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Full Online Book HomeLong StoriesPeter The Priest - Chapter 10. The Feast
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Peter The Priest - Chapter 10. The Feast Post by :miscreed Category :Long Stories Author :Maurus Jokai Date :May 2012 Read :2506

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Peter The Priest - Chapter 10. The Feast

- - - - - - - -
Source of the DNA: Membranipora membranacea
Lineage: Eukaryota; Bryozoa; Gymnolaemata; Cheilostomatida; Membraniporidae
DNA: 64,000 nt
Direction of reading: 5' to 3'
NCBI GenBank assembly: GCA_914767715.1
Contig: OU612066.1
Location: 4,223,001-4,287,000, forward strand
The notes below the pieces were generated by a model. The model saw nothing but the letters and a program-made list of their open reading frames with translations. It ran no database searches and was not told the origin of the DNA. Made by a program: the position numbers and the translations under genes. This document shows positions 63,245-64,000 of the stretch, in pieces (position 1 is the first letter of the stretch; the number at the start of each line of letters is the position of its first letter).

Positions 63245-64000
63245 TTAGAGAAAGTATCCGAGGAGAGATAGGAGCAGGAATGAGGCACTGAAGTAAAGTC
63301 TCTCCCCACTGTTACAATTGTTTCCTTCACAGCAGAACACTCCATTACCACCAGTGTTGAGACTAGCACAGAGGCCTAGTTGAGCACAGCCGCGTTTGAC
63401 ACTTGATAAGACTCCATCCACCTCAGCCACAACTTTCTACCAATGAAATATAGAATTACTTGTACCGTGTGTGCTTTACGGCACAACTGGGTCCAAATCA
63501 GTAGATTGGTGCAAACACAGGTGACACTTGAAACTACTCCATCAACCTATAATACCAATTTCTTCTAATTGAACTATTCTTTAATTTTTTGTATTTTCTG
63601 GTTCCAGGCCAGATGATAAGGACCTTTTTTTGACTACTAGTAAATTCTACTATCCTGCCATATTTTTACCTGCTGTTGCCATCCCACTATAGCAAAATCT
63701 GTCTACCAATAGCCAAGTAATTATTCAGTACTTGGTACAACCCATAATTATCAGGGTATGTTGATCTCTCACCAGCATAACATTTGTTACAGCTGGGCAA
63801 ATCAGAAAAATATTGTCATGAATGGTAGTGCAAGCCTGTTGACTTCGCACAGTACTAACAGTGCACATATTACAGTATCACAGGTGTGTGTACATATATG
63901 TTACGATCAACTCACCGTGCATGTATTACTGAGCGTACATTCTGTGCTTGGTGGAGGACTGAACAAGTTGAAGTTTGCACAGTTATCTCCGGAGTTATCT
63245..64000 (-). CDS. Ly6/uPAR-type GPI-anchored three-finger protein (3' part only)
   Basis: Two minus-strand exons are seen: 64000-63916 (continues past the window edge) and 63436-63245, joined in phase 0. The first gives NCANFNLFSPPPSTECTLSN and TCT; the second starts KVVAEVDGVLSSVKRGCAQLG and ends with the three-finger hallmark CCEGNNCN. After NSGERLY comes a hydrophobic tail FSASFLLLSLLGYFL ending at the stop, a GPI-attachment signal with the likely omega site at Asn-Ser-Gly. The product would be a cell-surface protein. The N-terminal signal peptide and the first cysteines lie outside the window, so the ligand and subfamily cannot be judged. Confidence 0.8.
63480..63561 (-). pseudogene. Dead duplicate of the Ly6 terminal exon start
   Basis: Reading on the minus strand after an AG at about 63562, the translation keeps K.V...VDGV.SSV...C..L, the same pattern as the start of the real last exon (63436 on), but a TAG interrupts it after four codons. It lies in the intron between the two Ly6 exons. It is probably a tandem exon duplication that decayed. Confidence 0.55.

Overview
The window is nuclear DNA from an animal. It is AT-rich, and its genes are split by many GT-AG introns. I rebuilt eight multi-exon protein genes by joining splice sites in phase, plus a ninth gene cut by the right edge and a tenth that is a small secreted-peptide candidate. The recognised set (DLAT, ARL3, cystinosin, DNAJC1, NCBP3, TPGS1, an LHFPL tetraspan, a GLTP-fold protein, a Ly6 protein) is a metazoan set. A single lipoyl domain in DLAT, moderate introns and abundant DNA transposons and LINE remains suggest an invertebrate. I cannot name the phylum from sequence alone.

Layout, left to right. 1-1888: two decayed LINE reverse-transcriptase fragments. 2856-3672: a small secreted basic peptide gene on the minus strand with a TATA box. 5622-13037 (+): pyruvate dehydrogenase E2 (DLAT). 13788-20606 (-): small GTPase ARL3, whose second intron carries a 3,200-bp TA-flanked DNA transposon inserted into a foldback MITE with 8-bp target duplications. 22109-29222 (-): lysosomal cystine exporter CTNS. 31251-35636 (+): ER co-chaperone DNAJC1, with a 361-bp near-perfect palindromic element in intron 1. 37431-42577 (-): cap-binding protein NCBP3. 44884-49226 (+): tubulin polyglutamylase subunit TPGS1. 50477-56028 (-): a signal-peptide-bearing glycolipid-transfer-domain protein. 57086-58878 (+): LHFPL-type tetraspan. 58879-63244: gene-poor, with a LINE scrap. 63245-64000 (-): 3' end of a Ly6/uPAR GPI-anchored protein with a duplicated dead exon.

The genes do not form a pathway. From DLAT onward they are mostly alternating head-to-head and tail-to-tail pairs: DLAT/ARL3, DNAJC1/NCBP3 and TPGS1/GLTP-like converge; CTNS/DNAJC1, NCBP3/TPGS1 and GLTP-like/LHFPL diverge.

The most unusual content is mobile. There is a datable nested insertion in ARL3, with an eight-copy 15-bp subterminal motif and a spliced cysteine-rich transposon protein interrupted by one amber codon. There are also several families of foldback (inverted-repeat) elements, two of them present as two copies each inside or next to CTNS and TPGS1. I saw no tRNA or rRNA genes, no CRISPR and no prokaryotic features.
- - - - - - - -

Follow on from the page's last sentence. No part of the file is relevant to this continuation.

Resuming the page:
The next day, they reached Madocsany, and the second day after, the feast began. They had hardly time to get rested. In truth, the feast began. The beautiful Lady of Madocsany did not close her gates, as she had said she should do, on the way home: she did not try to find any thick veil for her head to cover her face before the eyes of the world. The one expression, "On my word as a knight", had kindled a new glow in her heart. What was the world to her now! Whoever did not respect her, she did not respect. Contempt for contempt. The people of the castle did not go abroad, but they broached their casks, spread their tables, and summoned the pipers; and where there are spread tables, good wine, and fair women, there are guests in plenty. It is true, it was a mere revel. Not one personage of note. Perhaps the same drunken set that frequented the Mitosin Castle when there were feasts there; if so, no one could afford to reproach his neighbor. At Mitosin they criticised the Lady of Madocsany, and at Madocsany the Lord of Mitosin. They flattered both, and drank to the health of the one who owned the wine; and Father Peter tarried with them in the interval. He no longer spent his nights in singing psalms, but listened to the reckless conversation of this motley crowd. No one counted it against him that he had been driven from the Castle at Bittse; here it is no disgrace, quite the contrary, to be the beloved of a beautiful woman, the more glorious because it was unlawful; they clapped him familiarly on the shoulder, and admitted him as their companion. And he had to accept this quietly, and realize that there was something still more disgraceful than to be despised by men of position, and that was to be honored by the worthless. So he spent every evening with them; every evening, the side of the castle toward the Waag was lighted up, so that the household at Mitosin could see what a great feast it was. In their sledging parties on the frozen Waag, with sound of bells and bright torches, music, and crack of whip, they passed so near Mitosin Castle that their voices floated up to the windows of Lord Grazian Likovay. What sport! Father Peter took his part. "A lucky dog! he knew when to lay down his cowl," they said to his face.